Monday, November 8, 2010

Manic Weekend

It seems like every weekend this fall I've reached Sunday night in a puddle of spent adrenaline, simultaneously marveling at how much I got done (and how little of it was homework... yikes) and wondering whether I could possibly do it again in a week's time.

And yet, it's happened again! This weekend, though it lacked some of the big-name commitments of past weeks, felt like a foot race right from 9 am on Saturday Morning to 7 pm on Sunday night, with polo, a VERY exciting ride on Kiki (which is going to get its own entire post), a midnight showing of Rocky Horror Picture Show and all of its accompanying shenanigans, and an all-day IDA show in Davis (complete with bonafide near-death experience!!) on Sunday fighting for top billing. Add that in with the fact that the week preceding had been one of the busiest in my time at Stanford so far-- three major (6-15 page) papers and two major midterms-- and, needless to say, I'm currently feeling a bit wiped out.

There were so many disparate riding adventures this weekend that I think I'm going to split them up into a few separate posts. Today's? POLO.

(Russell assigns ponies for the day - in addition to the chukkers we played, we also had practice for all the new players)

Saturday morning we went and grabbed all the ponies, "brushed" them (I put this quotation marks because the Stanford Polo approach to grooming is much further on the "basic functional" than anything I've ever seen: we basically make sure there's no big patches of mud, gaping wounds, and that all four legs and attendant shoes are firmly attached, and that's about it... I constantly think back to being in Suzi's program and can only imagine the delicate shade of green she would turn if she saw us!!), and loaded them on the trailer to take them over the Woodside horse park where we play in the winter.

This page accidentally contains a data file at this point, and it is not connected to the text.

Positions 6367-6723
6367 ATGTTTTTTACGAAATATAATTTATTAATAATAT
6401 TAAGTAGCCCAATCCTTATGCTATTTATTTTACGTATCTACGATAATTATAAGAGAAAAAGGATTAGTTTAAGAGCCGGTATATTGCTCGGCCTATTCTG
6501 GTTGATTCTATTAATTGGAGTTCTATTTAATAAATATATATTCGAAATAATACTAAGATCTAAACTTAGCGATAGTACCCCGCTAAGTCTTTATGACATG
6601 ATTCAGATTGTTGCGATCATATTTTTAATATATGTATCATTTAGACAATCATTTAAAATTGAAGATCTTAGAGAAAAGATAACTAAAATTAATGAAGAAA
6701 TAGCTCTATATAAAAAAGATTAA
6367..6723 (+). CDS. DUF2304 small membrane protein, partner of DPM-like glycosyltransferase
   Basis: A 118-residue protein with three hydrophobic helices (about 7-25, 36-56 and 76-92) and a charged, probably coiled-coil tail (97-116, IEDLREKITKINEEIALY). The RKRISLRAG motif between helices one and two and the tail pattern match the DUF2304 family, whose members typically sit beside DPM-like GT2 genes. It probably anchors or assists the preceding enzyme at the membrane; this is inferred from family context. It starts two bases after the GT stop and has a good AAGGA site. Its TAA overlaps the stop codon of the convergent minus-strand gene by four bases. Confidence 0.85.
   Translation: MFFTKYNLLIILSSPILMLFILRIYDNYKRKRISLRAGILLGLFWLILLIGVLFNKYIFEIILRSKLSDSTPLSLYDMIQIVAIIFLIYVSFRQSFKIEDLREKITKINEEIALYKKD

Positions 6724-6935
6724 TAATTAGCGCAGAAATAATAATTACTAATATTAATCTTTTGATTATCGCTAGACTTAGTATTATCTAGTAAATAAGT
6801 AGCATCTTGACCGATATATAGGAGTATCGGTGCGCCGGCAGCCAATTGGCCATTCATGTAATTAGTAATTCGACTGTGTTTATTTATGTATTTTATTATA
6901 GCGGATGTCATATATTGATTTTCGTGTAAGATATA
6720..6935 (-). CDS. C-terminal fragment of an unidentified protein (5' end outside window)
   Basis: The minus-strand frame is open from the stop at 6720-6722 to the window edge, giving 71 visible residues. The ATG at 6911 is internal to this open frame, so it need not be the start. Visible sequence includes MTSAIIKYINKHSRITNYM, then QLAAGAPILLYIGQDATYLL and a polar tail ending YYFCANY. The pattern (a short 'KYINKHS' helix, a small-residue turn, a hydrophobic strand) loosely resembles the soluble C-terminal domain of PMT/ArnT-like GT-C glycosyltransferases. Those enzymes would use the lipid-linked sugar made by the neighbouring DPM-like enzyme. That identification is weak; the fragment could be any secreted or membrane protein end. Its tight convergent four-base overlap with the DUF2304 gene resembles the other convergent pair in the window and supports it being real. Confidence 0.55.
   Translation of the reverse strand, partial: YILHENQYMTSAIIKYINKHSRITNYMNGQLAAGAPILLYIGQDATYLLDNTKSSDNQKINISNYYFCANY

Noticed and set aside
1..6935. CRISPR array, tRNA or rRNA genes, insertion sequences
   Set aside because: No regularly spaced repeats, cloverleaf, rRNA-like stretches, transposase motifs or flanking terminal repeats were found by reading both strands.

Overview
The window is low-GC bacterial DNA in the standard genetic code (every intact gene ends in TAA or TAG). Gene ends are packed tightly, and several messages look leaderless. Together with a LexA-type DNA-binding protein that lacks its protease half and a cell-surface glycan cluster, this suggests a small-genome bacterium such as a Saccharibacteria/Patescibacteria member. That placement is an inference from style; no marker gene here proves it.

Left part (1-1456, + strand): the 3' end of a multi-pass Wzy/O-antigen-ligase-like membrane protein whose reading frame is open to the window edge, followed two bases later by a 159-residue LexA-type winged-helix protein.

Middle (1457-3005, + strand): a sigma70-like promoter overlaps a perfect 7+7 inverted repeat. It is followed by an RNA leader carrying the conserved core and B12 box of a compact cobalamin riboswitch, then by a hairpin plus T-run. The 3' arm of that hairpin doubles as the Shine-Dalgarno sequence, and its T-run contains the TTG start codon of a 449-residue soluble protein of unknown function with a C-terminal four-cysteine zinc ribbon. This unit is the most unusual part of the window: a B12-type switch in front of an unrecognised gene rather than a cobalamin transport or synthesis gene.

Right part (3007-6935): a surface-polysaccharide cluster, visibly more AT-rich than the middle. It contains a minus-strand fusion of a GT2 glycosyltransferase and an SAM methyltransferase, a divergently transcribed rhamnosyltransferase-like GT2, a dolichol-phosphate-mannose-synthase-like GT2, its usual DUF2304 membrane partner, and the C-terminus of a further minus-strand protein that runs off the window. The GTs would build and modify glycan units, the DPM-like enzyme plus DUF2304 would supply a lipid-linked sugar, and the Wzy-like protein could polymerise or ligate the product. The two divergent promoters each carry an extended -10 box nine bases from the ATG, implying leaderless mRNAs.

(lots and lots of ponies)

As a side note, polo trailering as also a completely new and mystifying concept for someone like me who's grown up worrying over the horses even when they're booted, bumpered, and enclosed in extremely insular little cotton-wool compartments: in polo we put on the boots they're going to use to play (on the way out; on the way back they get nothing) and then pack them in sideways, facing in alternating directions, as tightly as we can manage. The shock is that this goes incredibly smoothly 99+% of the time. Of course, polo ponies are used to being in a lot closer quarters with their fellows than your average riding horse, but I'm still always surprised at how well they take to being treated like sardines during the trailering process.

(Seriously close quarters! I also can't get over the nylon halters and lead ropes (though we do use breakaway twine), but that seems to be a pretty common California thing and not just a polo one - still, it makes my inner Pony Clubber shudder)

Anyway, we got over the park, got unloaded, and readied three of them for me, Russell (our captain and all around badass men's player), and Elizabeth (who, like me, is a fellow eventer and also joined last spring) to play in a few chukkers with local players from the Horse Park before the start of full team practice. This was the first time I'd ever played against people who weren't either my teammates or my coaches, so I was a touch apprehensive that I was going to find myself way out of my league and that the play was going to completely pass me by. Fortunately, everything turned out to be super relaxed and the Horse Park players were incredibly friendly and forgiving of my relative novice status. The play was lively but not too fast, which was perfect for me, and I really got to practice finding my place in the play and staying in the action.

(Elizabeth with Tini, the "Mongolian War Pony")